You can’t ignore probability statistics…

… like mortality tables. Address having adequate life, critical illness and disability insurance while your life stage requires it. Those monthly premiums are another part of “top” dollars!

Empty-nesting?

Make sure you have a plan to use/retire all of your RRSP contribution room once the kids are out on their own and before your retirement. This may require some massive contributions in later life, but find a way to do it. Use TFSAs as a second-level of savings once your RRSP room is caught up. Get a proper financial plan by the time you hit age 50.

Dealing with “Lottery” winnings

You receive a surprise bequest from a maiden aunt or your parents. The School of Behavioural Finance suggests that you will treat this money differently from the salary you bring home each month. Apparently, we create “pots” for different sources of incoming money, and apply different templates of financial management to them. The truly disciplined will apply all of this found money to some higher, long term purpose while the undisciplined will “blow it” on some toy or treat. I think middle ground works – apportion the found money to some “Todays” and some “Tomorrows”, and be reasonable with the proportions.

Many issues await those near retirement

Family conversations and decisions are critical and, surprisingly, often lacking. If you didn’t get a financial plan done in your early fifties, you need one now! The biggest question in life becomes: will there be enough? The Today/Tomorrow trade-offs still exist, albeit with a smaller timeline than before. In the absence of professional third-party analysis to provide guidance on this, couples may disagree on a subjective assessment of this question, and that incongruity will hamper and haunt them until it is sorted out. The range of questions are classic– how long to remain at work? How rich will the discretionary part of retirement be? How much is left for the next generation?

The social connections from work evaporate on retirement and replacement of connectedness is important. Hermits aside, people generally need to be connected with fellow human beings.

Those who have just entered retirement…

…need to pursue their retirement dreams without delay. The unknowns of health hazards come out of nowhere, and quickly redirect the retirement agenda. As we age, dream travel can become overly wearisome – try two weeks of 6 am starts to join a bus tour through Europe!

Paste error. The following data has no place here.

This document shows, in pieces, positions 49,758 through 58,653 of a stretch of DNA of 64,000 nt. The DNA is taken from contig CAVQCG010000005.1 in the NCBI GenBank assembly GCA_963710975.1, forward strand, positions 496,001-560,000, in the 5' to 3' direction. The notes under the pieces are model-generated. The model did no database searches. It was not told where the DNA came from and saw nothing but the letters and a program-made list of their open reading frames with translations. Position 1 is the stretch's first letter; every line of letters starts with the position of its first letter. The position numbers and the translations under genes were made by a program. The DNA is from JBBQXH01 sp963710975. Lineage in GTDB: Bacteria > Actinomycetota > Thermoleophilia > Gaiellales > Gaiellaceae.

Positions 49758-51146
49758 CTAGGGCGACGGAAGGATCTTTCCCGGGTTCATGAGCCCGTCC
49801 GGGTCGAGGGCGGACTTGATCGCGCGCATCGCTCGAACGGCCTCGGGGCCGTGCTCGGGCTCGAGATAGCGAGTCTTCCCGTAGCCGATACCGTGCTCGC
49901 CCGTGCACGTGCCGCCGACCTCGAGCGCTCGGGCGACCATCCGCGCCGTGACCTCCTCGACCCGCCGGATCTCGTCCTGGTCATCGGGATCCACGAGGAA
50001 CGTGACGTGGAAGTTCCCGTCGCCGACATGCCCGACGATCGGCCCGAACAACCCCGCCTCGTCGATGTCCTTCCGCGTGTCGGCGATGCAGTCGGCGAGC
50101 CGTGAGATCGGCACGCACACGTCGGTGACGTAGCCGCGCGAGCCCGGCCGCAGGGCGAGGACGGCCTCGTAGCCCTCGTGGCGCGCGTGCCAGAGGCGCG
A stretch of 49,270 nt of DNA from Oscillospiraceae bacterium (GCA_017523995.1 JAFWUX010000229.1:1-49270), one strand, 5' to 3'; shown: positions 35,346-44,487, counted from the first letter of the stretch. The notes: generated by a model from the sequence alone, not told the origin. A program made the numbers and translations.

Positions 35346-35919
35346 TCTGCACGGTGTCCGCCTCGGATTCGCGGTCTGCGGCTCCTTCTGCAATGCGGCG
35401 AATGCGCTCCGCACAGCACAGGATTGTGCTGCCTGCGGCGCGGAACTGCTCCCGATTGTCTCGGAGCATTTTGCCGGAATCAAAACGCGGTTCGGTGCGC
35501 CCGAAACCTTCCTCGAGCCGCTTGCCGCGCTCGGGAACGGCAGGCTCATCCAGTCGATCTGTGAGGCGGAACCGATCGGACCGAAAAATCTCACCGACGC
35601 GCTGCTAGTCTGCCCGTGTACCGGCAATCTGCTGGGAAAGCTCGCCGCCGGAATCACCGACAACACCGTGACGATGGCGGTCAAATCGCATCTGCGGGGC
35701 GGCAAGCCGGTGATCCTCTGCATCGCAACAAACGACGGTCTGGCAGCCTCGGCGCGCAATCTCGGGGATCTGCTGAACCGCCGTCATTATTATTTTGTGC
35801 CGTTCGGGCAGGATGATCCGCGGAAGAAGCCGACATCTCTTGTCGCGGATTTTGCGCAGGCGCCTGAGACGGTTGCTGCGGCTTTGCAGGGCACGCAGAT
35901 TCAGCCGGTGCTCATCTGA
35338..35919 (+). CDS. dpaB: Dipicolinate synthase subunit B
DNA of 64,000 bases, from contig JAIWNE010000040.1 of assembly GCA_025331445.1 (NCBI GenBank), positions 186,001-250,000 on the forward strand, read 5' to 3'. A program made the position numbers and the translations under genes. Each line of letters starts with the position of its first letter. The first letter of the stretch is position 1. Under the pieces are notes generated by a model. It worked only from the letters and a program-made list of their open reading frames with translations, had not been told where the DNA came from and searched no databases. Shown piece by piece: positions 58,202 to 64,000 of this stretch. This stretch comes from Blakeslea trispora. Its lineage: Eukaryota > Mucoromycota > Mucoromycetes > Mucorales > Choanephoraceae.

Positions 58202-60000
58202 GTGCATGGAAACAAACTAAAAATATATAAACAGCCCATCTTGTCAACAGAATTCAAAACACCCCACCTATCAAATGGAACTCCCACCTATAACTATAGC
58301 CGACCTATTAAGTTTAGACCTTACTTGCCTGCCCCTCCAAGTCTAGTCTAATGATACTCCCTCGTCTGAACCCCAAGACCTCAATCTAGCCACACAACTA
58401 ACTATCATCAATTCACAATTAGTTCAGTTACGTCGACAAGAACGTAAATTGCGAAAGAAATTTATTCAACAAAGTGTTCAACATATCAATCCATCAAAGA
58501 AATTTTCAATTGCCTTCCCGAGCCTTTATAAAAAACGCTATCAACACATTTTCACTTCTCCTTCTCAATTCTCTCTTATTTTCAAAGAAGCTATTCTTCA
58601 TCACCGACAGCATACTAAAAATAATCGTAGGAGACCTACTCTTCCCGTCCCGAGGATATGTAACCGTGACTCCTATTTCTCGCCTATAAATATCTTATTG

For seniors

One of the most difficult issues is vacating the “old homestead”. The unfortunately right answer is that seniors need to move before they need to move. Those who “get that”, come out on top. Those that don’t often find themselves in a sticky situation, where they cannot, or will not, be able to transition to their next, and perhaps last, home.

And then there was one!

Couples seldom pass away simultaneously. If the Family Financial Officer is first-to-go, the survivor should not be burdened with acquiring the skill-set at age 80! Ideally, the couple should address this and plan for the knowledge transfer. If the non-financial spouse is resistant to this burden, have him/her talk with peers who do carry this skillset.

And then there are none!

Last-to-die must play out the inevitable financial drama of whether enough money was accumulated during life to make it to the end, which may include expensive personal care. If an estate value does remain, then identify who you love, and include those people in your estate plans. If you have difficulty deciding who is on that list, do not use this as an excuse to procrastinate! Think about leaving some legacy upon this Earth. I have written before about the N+1 Strategy, where your list of residual beneficiaries is increased by one to include some charitable good. The tax break on this gesture will mitigate significantly what you are taking away from loved ones.

Article published: Dec 2010